It also suggests increasing the state’s estate-tax exemption from $1 million to $5.25 million, the same as the federal standard.
The governor said the commission’s report is another effort by the state to improve the quality of life for all New Yorkers.
“For far too long, property taxes have been a crushing burden on New York homeowners and businesses, hurting job growth and driving individuals and families from the state,” Cuomo said in a news release.
“I look forward to working together with the legislature to review these recommendations and continue our efforts to reverse the state’s reputation as a tax capital and make New York a friendlier state for families and businesses.”
State Sen. Betty Little (R-Queensbury) said the circuit-breaker idea is one she has been pushing for several years.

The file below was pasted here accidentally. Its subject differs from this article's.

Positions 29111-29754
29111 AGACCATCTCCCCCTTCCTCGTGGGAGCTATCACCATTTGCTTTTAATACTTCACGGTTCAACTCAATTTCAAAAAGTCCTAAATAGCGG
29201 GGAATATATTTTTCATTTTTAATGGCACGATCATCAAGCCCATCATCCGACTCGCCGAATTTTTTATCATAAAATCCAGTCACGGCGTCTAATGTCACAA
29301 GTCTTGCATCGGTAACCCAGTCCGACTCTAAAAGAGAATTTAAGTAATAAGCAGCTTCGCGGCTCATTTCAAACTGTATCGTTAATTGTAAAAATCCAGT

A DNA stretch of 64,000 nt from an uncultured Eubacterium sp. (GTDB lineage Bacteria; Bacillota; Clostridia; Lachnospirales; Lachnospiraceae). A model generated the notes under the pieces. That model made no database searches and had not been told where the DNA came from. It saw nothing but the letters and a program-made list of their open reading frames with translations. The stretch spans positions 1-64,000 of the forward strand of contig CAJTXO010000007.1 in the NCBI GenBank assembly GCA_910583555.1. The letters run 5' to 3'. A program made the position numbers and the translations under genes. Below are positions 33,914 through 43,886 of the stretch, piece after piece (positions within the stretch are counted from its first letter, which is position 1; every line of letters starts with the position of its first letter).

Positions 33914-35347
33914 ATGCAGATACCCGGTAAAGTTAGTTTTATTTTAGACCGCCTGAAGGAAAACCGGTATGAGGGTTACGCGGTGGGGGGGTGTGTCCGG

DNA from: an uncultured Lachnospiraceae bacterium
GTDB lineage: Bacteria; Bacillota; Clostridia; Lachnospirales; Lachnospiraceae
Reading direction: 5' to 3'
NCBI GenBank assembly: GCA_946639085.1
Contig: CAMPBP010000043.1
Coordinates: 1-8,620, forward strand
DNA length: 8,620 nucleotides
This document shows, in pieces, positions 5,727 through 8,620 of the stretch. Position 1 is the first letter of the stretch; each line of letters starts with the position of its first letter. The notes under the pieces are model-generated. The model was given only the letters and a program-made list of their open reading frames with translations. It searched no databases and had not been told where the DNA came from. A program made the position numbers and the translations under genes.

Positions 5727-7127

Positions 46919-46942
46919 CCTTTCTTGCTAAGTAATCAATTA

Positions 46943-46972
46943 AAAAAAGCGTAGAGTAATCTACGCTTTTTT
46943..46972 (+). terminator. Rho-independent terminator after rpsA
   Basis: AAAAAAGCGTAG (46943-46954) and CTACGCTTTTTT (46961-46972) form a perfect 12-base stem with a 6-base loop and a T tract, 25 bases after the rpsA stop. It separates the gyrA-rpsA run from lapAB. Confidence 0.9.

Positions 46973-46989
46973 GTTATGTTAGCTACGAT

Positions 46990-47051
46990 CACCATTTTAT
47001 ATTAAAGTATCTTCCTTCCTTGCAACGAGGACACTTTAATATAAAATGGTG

“Several similar proposals have been proposed in the legislature in recent years, so much of the work has been done on developing the concept,” she said.
“The point is to direct more of the relief to those most needing it, such as seniors living on fixed incomes who are unable to afford to pay high property taxes.”
Little said the state needs to continue to find ways to provide more mandate relief and other ways to reduce the tax burden.
“But this (circuit breaker) is a measure that would help now and target those whose property-tax bills are exceeding their ability to pay,” she said.
‘BUILD ON SACRIFICE’
Essex County Board of Supervisors Chairman Randy Douglas (D-Jay) said the commission’s recommendations should help local governments compile better budgets.
“It might be an incentive for people to try to meet the cap,” he said.
He noted that the Town of Jay has produced budgets that have increased an average of only 1.75 percent in the past nine years. It appears, however, that the county will not be able to meet the state cap for its 2014 budget.